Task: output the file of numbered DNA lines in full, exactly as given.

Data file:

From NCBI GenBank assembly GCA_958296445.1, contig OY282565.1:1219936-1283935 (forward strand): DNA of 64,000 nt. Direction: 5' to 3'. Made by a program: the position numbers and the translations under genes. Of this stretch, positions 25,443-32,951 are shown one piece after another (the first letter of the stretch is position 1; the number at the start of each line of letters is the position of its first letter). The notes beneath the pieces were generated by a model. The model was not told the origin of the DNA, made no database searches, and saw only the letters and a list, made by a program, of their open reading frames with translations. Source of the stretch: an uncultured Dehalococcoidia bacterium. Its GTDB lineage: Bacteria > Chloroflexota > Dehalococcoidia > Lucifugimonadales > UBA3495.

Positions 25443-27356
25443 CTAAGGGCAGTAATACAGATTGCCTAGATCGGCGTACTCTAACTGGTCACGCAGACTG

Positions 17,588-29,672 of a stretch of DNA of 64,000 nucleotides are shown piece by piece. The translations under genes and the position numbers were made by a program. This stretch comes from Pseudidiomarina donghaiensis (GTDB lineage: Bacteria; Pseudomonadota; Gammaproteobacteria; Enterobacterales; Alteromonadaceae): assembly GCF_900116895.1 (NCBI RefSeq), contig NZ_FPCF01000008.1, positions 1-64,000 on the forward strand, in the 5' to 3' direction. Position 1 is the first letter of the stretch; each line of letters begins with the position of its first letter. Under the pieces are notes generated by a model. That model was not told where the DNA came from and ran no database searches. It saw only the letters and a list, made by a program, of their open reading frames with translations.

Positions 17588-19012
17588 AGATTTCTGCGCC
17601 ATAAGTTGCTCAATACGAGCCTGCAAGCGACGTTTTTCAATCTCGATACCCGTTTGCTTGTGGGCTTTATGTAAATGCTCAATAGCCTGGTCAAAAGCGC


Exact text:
From NCBI GenBank assembly GCA_958296445.1, contig OY282565.1:1219936-1283935 (forward strand): DNA of 64,000 nt. Direction: 5' to 3'. Made by a program: the position numbers and the translations under genes. Of this stretch, positions 25,443-32,951 are shown one piece after another (the first letter of the stretch is position 1; the number at the start of each line of letters is the position of its first letter). The notes beneath the pieces were generated by a model. The model was not told the origin of the DNA, made no database searches, and saw only the letters and a list, made by a program, of their open reading frames with translations. Source of the stretch: an uncultured Dehalococcoidia bacterium. Its GTDB lineage: Bacteria > Chloroflexota > Dehalococcoidia > Lucifugimonadales > UBA3495.

Positions 25443-27356
25443 CTAAGGGCAGTAATACAGATTGCCTAGATCGGCGTACTCTAACTGGTCACGCAGACTG

Positions 17,588-29,672 of a stretch of DNA of 64,000 nucleotides are shown piece by piece. The translations under genes and the position numbers were made by a program. This stretch comes from Pseudidiomarina donghaiensis (GTDB lineage: Bacteria; Pseudomonadota; Gammaproteobacteria; Enterobacterales; Alteromonadaceae): assembly GCF_900116895.1 (NCBI RefSeq), contig NZ_FPCF01000008.1, positions 1-64,000 on the forward strand, in the 5' to 3' direction. Position 1 is the first letter of the stretch; each line of letters begins with the position of its first letter. Under the pieces are notes generated by a model. That model was not told where the DNA came from and ran no database searches. It saw only the letters and a list, made by a program, of their open reading frames with translations.

Positions 17588-19012
17588 AGATTTCTGCGCC
17601 ATAAGTTGCTCAATACGAGCCTGCAAGCGACGTTTTTCAATCTCGATACCCGTTTGCTTGTGGGCTTTATGTAAATGCTCAATAGCCTGGTCAAAAGCGC